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Consultant to review top brass at Pennsylvania Turnpike

The Pennsylvania Turnpike Commission, long a target of criticism for handing out patronage jobs and contracts to the politically connected, plans to seek an outside consultant to review the agency's top management.

"There is no stated objective, other than we want to make sure we have effective and efficient management," said turnpike spokesman Carl DeFebo.

Created in 1937, the turnpike commission today oversees 545 miles of toll highways across the state that generate more than $700 million in revenue.

DeFebo said an outside consultant conducted a review of the agency when former Gov. Ed Rendell took office and appointed Joseph Brimmeier of Ross as CEO. The consultant's recommendations included changing job titles and responsibilities, he said.

Turnpike Commissioner Pasquale Deon of Bucks County said they resulted in the elimination of millions of dollars in wasteful spending.

"This is a different agency than it was even four years ago," Deon said. He said he has not been briefed on the latest proposal but is "always willing to look for ways to make the agency better."

DeFebo said this review would "be more limited in scope" than the previous one, looking at the agency's top 14 management positions, not the entire organization. A list of the top jobs, and who holds them, was not available on Wednesday afternoon.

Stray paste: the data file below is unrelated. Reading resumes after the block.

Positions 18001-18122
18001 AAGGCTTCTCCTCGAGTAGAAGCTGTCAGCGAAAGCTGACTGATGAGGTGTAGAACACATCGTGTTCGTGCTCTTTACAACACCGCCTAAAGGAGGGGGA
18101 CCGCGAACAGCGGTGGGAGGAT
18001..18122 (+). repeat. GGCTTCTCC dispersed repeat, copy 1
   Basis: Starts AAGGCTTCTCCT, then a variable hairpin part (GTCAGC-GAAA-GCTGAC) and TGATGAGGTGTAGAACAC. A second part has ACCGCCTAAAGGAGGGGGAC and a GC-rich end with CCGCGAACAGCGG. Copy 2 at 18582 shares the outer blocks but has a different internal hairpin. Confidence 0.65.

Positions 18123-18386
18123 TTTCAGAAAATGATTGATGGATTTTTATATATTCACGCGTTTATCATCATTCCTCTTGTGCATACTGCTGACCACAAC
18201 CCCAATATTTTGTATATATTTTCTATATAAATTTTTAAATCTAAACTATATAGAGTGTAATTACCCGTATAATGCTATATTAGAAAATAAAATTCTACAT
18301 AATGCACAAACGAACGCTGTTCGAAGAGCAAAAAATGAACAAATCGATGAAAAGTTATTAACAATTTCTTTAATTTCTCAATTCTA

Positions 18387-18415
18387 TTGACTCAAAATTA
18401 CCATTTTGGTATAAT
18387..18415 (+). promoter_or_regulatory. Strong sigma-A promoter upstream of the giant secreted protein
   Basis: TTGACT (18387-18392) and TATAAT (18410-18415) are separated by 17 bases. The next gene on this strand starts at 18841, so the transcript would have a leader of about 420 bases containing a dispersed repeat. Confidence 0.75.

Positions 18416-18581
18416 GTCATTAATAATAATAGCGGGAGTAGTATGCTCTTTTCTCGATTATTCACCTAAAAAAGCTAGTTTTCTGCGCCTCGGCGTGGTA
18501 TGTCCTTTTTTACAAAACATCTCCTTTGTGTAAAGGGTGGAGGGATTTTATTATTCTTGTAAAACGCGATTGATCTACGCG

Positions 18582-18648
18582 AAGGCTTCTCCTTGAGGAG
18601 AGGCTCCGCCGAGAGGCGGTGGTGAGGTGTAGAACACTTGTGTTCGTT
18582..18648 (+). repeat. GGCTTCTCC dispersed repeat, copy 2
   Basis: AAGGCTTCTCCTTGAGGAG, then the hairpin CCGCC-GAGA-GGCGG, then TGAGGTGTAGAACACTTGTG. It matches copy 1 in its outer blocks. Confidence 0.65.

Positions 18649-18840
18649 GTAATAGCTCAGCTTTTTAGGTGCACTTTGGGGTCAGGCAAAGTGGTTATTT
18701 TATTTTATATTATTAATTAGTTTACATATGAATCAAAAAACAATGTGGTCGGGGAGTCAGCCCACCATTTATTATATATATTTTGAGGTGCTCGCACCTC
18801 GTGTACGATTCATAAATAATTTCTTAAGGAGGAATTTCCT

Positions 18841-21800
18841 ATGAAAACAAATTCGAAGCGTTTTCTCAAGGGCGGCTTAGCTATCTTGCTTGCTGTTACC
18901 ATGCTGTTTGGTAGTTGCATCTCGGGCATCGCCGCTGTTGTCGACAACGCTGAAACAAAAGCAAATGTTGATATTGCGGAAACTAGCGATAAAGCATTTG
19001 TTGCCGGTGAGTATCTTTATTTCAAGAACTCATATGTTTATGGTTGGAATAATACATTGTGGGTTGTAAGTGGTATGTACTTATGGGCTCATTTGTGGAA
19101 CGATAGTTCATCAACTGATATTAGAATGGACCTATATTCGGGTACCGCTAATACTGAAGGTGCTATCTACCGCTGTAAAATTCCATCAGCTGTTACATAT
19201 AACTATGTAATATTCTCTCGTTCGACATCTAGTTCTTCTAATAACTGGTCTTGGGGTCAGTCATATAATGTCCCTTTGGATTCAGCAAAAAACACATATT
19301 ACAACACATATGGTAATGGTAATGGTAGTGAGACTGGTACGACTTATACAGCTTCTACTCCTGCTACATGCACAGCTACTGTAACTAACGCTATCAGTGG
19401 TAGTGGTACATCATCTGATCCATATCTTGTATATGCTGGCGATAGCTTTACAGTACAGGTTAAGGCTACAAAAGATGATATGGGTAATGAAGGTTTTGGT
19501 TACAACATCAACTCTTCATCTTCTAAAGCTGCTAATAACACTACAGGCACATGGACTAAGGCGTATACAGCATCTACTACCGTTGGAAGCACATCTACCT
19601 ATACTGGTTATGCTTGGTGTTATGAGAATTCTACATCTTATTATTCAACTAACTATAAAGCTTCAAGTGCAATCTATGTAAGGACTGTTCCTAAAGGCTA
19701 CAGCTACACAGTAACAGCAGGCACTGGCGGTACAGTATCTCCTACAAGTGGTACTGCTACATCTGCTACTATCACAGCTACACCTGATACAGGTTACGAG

Some lawmakers hope the review's impact is not limited.

"The question is: Is this business as usual or is this a new day for the commission• We can only hope it is a new day," said Rep. Rick Geist, R-Altoona, chairman of the House Transportation Committee.

Rep. Mike Vereb, R-Montgomery County, agreed.

"If it's a true reassessment and not some politically connected consulting firm getting the work, then that has to be looked at as a positive note," Vereb said.

He introduced legislation last session to fold the commission into PennDOT, but he said it went nowhere because there is "very little appetite in the Legislature for such a large shift of management."

Rep. Joe Markosek, D-Monroeville, House minority chairman, questioned hiring an outside consultant.

"It seems to me the new CEO is from the outside," Markosek said, referring to Roger Nutt, a former New Jersey transportation official who previously served as executive director of the state's highway authority. "It begs the question: Why do you need to pay someone from the outside to determine what the new folks should perhaps be determining?"

It's unclear how much the review might cost. DeFebo said the commission could begin soliciting bids this summer.

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